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A TC Conference Explores Learning and Assessment for Second Language Learners

You’re a good math student learning English as a second language. You take a standardized test that poses proportion problems involving coins. Because you never learned that the term “one quarter” can refer to “a 25-cent piece” as well as “one fourth,” you end up scoring poorly.  

With English language learners soon to comprise more than 50 percent of the nation’s K-12 school population, that scenario – presented in October at the 2014 Teachers College Columbia Roundtable on Second Language Studies by Carolyn Wiley, a senior research scientist with the Educational Testing Service (ETS) – reflects a fundamental truth that schools and districts must confront on a daily basis: school assessments need to begin to think about the role of language.

“Language use is situated in context,” says conference organizer James Purpura, Associate Professor of Language and Education. “Second language learning is never just about learning language forms, but always involves other factors such as other kinds of knowledge. That means that when test takers are using a language other than their first language, assessment in any discipline needs to account not only for understandings of the disciplinary context but also differences in communicative English language ability.”

The goal of the third Teacher College, Columbia University Roundtable in Second Language Studies (TCCRISLS), was to “bring together scholars, researchers, teachers and students interested in the interfaces between assessment and second language learning,” Purpura said. The event drew more than 150 scholars in applied linguistics, psychology, educational measurement, and other fields from the United States, Europe and Asia, and delegations from assessment research hubs such as ETS and the University of Cambridge (both of which were among the co-sponsors). Many presenters were not strictly based in language education, but rather worked on issues around assessment in subjects like reading, science and mathematics.

There was widespread agreement that current formal assessment does not always put the learner at its center. Standardized large-scale tests, given their use in selection and in their current form, do not adjust to individual learner needs as they perform on tests. Formative assessments – in-class exercises or discussions designed to narrow learning gaps, for instance – may capture whether students have picked up specific information, but, if poorly implemented, may not show whether, and how well, that information has been integrated into the more complex process of learning.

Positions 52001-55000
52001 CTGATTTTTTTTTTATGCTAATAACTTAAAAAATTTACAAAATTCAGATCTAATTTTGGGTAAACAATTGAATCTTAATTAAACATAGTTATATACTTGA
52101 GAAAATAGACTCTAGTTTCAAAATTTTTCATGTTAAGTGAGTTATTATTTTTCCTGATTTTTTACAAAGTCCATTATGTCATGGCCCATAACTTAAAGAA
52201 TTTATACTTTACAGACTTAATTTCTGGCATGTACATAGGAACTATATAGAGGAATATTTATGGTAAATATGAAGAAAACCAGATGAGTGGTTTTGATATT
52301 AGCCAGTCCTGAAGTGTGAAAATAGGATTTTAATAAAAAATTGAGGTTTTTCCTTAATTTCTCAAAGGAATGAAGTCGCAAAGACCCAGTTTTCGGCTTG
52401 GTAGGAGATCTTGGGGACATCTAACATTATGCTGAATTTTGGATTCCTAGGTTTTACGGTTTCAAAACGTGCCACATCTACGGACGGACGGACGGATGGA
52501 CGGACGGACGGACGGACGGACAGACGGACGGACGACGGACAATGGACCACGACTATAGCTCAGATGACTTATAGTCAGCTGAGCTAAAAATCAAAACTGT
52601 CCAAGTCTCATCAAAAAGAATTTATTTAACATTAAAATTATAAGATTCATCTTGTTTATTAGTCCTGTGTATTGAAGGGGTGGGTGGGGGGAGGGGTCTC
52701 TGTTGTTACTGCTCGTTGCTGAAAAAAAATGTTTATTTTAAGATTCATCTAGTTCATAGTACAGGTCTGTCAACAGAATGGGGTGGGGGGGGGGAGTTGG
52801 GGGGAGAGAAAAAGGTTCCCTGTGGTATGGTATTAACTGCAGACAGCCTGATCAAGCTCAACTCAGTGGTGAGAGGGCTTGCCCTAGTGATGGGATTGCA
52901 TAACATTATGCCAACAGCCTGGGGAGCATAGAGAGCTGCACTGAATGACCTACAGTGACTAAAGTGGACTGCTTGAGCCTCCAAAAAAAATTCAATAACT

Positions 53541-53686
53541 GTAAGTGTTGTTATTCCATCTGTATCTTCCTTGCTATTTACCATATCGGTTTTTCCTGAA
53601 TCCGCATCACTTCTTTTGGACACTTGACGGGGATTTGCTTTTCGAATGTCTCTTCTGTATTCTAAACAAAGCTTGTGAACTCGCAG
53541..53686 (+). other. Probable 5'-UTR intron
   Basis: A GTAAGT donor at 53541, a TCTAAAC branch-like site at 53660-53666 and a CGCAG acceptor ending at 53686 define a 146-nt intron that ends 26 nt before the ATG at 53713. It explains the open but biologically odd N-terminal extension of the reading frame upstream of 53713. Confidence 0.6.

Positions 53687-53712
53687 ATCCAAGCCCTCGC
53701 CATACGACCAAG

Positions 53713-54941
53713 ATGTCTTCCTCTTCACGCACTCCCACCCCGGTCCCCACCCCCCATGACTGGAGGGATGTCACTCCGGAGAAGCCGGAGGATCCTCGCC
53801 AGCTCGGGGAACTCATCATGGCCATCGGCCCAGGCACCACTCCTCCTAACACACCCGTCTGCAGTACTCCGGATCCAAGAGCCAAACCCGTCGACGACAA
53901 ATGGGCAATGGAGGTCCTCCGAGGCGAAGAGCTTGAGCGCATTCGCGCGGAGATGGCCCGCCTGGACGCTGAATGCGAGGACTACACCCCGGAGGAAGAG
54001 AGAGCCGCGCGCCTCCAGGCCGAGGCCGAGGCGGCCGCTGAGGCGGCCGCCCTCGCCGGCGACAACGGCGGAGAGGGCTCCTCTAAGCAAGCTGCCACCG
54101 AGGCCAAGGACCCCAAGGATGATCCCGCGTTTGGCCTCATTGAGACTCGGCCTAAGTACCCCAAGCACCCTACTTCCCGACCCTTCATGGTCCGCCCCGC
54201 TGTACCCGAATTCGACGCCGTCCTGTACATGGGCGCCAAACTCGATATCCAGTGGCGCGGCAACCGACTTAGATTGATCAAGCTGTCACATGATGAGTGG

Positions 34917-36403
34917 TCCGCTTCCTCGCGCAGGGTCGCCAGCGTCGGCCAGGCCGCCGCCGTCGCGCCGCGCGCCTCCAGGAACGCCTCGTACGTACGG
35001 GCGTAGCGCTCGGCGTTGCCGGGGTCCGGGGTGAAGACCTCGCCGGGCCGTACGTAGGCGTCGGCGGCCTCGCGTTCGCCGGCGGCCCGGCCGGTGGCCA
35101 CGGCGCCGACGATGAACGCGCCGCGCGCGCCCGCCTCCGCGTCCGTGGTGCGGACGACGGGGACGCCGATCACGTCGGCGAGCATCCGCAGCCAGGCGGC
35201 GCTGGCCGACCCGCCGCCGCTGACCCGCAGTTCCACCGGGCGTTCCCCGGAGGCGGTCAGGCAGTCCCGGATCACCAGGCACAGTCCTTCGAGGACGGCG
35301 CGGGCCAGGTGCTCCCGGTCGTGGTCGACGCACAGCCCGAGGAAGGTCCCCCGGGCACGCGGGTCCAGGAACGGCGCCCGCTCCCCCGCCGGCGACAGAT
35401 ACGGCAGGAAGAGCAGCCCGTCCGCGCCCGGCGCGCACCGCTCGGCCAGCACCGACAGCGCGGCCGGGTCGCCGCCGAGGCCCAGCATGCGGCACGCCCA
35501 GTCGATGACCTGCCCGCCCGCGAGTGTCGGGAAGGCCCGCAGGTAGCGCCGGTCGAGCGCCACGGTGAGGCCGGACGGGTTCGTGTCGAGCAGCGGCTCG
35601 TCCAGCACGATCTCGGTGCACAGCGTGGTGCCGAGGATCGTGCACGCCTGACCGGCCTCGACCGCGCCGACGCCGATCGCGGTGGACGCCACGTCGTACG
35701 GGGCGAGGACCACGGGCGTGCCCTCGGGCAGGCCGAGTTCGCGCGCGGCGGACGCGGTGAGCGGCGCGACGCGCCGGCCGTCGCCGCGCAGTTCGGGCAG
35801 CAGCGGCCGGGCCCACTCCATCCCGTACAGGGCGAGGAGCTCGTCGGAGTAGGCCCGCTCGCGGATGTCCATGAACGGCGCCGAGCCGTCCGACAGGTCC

A growing field known as Learning Oriented Assessment (LOA) seeks to address assessment design, implementation, and validity inquiries. However, the promise of LOA is tempered by the fact that assessing language learning is particularly complicated given the fact that language is not only to object of assessment, but also the medium of assessment, and so many factors contribute to performance.

“Most research in mainstream assessment is in ‘content’ areas like math and science,” said Carolyn Turner, Associate Professor of Second Language Education at McGill University. “But L2 [second language] learning is even less linear” and less about amassing a certain body of knowledge”, than about helping learners proceduralize the language knowledge they have in order to communicate in a wide range of contexts.

Constant Leung, Professor of Educational Linguistics at King’s College London, addressed what makes instructor feedback in assessment work or fail. “Many teachers find student take-up of their feedback unpredictable and often disappointing,” Leung said, before delving into what he called the “disciplinary hinterland that lurks in questions and feedback.”

Leung presented examples from a master’s degree class in TESOL in London, categorizing responses to feedback as “rejection,” “happy let-it-pass,” “critical acceptance” and “fulsome reception.” A learning-oriented approach, he said, should anticipate this mix of reactions and design assessment methods that help to bring all students on board in a “learning space where feedback can lead to adaptation.”

Other papers focused on applications to assessment design or results from pilot studies. Mikyung Wolf and Alexis Lopez of ETS, for instance, discussed the use of incorporating scaffolding into assessment of English language learners’ proficiency, based on a study of a diverse sample of 140 students in grades K-5. Scaffolding, understood as providing supports to help students complete particular tasks, can take many forms, from questions that help build the logic behind the task to role-playing or interactive exercises. Digital technology can help build these tools in increasingly appealing ways that adapt to each student, for instance appearing only when needed. Such design also “offers a promising means of engaging students in learning during assessment,” they noted.

In another paper, James Pellegrino, distinguished professor at the University of Illinois-Chicago, discussed how the Common Core State Standards challenge designers of reading assessments to capture ability to “read and learn and acquire information from multiple sources” – not just books but multiple media, online sources, and so on, involving skills such as evaluating hypotheses or verifying data. Teachers themselves are not always fully prepared for this shift, he noted – a fact that assessment designers must accommodate as well.

Taking stock, Purpura said we are still far from having a set of best practices for learning-oriented assessment in general, let alone in second-language settings. A new TC/ETS Forum on Teaching, Learning and Assessment of English Language Learners, which will meet three times a year starting in 2015, is aimed at addressing that gap. Purpura believes the effort will benefit both from new digital technologies for making scenario-based assessments and a growing interest from large-scale assessments to the learning realities of the classroom.

“The field of language assessment now recognizes that there is a paradigm shift,” Purpura said. “Previously we looked at achievement and placement tests, and ignored what transpired in the classroom and how it related to learning. Now we are focusing on the nature of assessment in the classroom – assessments that are embedded in instruction, instruction and assistance embedded in assessments, student responses while learning, feedback and assistance, and obviously more formal achievement tests. Now they all come together for the purpose of learning.” – Siddhartha Mitter

PowerPoint presentations for each talk are available at http://www.tc.columbia.edu/tccrisls/index.asp?Id=Schedule&Info=Schedule. Video of the conference will be available soon.

Published Thursday, Feb. 26, 2015